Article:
|JAVAN A. GADLIN,||
|GARY WATKINS, Warden; C/O W. WIEGERT; C/O S. JOHNSON; C/O DAVID A. BORCYCZKOWSKI; JOE ORTIZ, Executive Director of the Colorado Department of Corrections; ANTHONY A. DECESARO; AL ESTEP; MAJOR TORNOSKI; MAJOR DAY; CAPT. OUTEN; C/O DAN FANDRICH; LT. E. SAMU; RON WIMMER, Mental Health Worker; C/O WILSON; C/O UPDEGRAFF; SGT. MARLAR; LT. D. ADAMS; SGT. ROMERO; LT. DEGUELLE; LT. CAVALLI,|
Actions giving rise to this case
Plaintiff instituted this action after two separate grievances filed with the DOC were denied. The first stems from Plaintiff's complaint that prison officials were indifferent to his medical needs and that they failed to provide him with additional toilet paper. DOC responded to this complaint noting that Plaintiff was provided with two rolls per week, as mandated by the DOC policy, and thus had no basis to pursue his grievance.(1) See Letter from Anthony DeCesaro (February 7, 2003), R. doc. 5.
The second grievance involved DOC's actions to move Plaintiff and house him in a different part of the prison facility (apparently as a result of the ruckus he caused when his requests for toilet paper were denied). Plaintiff claimed that he could not move to the new cell because he was afraid of heights. (The new cell is apparently on the second or third floor of the facility.) Plaintiff assumed a limp position and refused to move, stating "you are going to have to carry me." Notice of Charges (October 25, 2002), R. doc. 5. As a result, the officers placed Plaintiff in a transport wristlock and moved Plaintiff to the new cell. Mr. Gadlin claimed that moving him despite his fear of heights demonstrated deliberate indifference to his health, and that he was subjected to cruel and unusual punishment during the course of the move. Informal Resolution Attempt (December 20, 2002), R. doc. 5.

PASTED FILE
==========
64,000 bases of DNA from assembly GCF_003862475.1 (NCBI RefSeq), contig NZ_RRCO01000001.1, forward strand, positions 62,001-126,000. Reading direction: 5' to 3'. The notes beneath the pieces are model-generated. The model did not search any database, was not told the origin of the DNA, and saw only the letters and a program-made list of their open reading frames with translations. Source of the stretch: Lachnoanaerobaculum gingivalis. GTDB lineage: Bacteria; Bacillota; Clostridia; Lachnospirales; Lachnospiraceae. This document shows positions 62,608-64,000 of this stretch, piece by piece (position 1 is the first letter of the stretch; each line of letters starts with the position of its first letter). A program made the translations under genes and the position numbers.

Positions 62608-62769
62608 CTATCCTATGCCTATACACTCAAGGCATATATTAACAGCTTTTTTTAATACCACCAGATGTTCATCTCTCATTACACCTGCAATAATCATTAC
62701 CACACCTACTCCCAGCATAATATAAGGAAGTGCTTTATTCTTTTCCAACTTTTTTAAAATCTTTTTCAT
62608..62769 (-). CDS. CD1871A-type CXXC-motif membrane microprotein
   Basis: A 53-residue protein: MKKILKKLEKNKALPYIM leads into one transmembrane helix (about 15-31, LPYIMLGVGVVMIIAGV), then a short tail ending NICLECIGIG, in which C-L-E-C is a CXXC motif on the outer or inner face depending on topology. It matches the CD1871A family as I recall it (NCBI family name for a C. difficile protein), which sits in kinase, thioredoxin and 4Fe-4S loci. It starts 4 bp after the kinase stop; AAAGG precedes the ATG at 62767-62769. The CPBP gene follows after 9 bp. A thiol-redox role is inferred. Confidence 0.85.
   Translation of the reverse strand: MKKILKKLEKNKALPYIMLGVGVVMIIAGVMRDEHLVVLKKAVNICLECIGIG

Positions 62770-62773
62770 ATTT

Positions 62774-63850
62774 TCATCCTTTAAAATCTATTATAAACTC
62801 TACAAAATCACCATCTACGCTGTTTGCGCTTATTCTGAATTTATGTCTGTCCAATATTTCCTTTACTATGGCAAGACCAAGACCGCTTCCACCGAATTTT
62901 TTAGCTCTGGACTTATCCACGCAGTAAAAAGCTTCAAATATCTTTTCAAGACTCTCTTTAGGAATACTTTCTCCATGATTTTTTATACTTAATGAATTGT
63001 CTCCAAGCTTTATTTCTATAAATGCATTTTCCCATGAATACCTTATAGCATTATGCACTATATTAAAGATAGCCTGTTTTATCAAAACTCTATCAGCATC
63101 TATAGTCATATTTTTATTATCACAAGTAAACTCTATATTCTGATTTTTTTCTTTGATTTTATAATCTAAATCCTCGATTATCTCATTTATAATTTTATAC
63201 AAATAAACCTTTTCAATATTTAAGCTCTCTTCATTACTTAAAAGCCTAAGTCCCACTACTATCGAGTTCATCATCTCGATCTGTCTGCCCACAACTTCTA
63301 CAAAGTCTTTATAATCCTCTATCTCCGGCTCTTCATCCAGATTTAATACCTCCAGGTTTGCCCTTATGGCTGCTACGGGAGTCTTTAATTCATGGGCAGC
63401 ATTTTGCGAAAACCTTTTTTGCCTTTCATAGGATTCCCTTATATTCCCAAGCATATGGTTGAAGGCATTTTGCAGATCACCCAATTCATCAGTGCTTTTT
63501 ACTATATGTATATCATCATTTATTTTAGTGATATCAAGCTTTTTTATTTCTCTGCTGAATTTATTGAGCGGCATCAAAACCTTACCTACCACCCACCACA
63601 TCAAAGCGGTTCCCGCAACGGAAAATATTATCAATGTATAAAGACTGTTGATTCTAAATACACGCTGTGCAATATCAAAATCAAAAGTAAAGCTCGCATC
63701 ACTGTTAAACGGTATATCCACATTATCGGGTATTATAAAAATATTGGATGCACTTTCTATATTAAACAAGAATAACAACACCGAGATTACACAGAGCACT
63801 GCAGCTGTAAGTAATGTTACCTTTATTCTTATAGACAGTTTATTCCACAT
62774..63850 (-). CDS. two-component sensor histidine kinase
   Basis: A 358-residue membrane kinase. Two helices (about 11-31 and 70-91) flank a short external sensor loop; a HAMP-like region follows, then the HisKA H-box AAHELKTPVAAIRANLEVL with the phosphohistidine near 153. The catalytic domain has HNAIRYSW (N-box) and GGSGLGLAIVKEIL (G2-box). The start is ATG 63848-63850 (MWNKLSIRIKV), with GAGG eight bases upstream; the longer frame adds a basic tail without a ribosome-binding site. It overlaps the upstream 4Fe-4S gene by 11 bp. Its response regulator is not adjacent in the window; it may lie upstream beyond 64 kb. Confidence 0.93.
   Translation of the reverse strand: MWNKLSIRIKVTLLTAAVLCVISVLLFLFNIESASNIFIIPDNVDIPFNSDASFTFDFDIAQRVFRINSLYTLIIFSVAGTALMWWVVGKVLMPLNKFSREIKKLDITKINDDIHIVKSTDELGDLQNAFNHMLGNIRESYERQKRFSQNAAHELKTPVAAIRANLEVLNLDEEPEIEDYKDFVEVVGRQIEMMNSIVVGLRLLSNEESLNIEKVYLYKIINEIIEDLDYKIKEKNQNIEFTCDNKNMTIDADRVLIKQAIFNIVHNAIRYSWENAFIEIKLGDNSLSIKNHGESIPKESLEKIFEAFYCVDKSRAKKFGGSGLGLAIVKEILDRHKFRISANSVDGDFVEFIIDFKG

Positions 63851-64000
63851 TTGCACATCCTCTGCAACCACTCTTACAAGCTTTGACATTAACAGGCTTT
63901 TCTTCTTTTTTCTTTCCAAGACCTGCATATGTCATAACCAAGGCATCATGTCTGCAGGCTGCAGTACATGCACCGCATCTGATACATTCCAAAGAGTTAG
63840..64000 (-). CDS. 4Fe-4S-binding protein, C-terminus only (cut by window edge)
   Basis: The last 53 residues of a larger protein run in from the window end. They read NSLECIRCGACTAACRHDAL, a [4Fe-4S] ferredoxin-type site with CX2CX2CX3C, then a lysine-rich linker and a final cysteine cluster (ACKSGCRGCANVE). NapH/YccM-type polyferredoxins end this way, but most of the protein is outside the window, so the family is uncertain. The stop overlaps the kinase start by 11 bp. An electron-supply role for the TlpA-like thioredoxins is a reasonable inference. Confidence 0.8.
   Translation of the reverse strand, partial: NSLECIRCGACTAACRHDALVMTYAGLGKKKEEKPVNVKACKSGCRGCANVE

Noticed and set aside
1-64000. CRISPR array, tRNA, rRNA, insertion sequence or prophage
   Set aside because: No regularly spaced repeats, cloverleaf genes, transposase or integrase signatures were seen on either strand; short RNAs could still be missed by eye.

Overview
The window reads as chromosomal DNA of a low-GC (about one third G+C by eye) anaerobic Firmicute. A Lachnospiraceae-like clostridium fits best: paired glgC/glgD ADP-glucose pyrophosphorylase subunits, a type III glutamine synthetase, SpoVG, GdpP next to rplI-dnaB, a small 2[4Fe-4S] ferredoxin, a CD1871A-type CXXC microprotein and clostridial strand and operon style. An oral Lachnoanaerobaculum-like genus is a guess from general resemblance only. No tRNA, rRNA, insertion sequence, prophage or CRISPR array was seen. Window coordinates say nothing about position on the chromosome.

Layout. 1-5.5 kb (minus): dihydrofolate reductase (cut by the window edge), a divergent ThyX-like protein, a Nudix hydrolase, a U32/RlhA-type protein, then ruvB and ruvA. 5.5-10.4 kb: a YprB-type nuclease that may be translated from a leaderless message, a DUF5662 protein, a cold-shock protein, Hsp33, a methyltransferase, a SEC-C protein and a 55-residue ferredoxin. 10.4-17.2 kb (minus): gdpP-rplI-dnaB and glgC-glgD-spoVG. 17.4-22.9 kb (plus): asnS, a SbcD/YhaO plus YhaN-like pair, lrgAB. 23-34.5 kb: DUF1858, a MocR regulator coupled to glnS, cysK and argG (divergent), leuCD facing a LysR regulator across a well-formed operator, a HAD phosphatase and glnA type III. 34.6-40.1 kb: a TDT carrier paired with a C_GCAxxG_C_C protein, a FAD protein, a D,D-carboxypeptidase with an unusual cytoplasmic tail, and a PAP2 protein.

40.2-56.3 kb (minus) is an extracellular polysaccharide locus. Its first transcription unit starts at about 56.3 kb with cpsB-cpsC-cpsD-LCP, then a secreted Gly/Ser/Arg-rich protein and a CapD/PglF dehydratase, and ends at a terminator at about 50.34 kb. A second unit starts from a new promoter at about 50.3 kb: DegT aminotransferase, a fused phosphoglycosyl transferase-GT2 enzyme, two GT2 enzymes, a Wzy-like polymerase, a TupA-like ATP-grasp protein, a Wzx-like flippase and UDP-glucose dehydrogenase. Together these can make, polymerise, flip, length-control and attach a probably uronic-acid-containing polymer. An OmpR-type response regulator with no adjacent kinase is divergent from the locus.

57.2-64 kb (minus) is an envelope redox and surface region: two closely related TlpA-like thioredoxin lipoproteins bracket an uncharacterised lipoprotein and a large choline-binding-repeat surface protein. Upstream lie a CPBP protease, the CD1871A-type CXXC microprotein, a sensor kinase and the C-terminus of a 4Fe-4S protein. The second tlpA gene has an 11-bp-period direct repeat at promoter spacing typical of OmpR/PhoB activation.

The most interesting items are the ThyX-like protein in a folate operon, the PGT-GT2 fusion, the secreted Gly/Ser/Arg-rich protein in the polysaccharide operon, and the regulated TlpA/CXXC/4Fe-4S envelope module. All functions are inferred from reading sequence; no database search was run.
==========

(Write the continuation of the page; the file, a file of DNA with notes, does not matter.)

Anthony DeCesaro, the DOC Grievance Officer, replied to Plaintiff's grievance, stating:
You have not presented any witnesses that would corroborate your version of the facts. I could find no evidence of the use of excessive force such [as] a medical report or other report, outlining your injuries. You have also failed to specifically state the nature of your injuries, except the general terms of physical and psychological abuse. There are not specifics as to this abuse, except the unsubstantiated claim that you have a fear of heights and the unsubstantiated claim that you [were] injured by the "transport wristlock". Overall, no evidence was provided to me which would allow me to recommend any relief, therefore no relief is recommended.
Letter from Anthony DeCesaro (February 14, 2003), R. doc. 5.